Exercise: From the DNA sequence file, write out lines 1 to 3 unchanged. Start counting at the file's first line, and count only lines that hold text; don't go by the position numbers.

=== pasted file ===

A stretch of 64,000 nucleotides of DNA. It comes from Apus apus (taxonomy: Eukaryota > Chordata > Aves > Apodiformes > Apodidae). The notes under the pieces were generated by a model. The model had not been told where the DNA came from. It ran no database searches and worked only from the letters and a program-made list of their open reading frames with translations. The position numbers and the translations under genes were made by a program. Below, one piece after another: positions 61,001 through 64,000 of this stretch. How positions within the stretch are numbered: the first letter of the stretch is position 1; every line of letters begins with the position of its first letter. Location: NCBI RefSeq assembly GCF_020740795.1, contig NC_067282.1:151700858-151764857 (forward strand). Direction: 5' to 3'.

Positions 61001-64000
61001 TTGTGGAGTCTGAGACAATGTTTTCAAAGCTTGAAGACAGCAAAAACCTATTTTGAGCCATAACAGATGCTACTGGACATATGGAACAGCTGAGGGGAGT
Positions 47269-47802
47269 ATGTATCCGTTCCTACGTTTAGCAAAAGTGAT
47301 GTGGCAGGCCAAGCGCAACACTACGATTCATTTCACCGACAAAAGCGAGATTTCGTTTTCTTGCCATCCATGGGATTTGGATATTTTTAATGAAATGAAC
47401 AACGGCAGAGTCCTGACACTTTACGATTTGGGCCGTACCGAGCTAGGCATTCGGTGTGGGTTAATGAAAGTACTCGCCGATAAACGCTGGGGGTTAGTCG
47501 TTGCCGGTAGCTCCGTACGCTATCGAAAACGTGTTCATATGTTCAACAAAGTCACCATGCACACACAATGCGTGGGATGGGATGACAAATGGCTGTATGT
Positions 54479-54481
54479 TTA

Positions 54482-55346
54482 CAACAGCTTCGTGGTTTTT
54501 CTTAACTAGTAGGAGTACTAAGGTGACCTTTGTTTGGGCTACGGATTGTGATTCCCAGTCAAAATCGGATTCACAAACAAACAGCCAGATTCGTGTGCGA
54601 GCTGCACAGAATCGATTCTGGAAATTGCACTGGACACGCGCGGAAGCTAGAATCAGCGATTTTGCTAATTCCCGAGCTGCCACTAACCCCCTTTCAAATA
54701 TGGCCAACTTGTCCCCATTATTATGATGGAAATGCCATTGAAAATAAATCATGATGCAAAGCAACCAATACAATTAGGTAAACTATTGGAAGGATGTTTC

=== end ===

A stretch of 64,000 nucleotides of DNA. It comes from Apus apus (taxonomy: Eukaryota > Chordata > Aves > Apodiformes > Apodidae). The notes under the pieces were generated by a model. The model had not been told where the DNA came from. It ran no database searches and worked only from the letters and a program-made list of their open reading frames with translations. The position numbers and the translations under genes were made by a program. Below, one piece after another: positions 61,001 through 64,000 of this stretch. How positions within the stretch are numbered: the first letter of the stretch is position 1; every line of letters begins with the position of its first letter. Location: NCBI RefSeq assembly GCF_020740795.1, contig NC_067282.1:151700858-151764857 (forward strand). Direction: 5' to 3'.

Positions 61001-64000
61001 TTGTGGAGTCTGAGACAATGTTTTCAAAGCTTGAAGACAGCAAAAACCTATTTTGAGCCATAACAGATGCTACTGGACATATGGAACAGCTGAGGGGAGT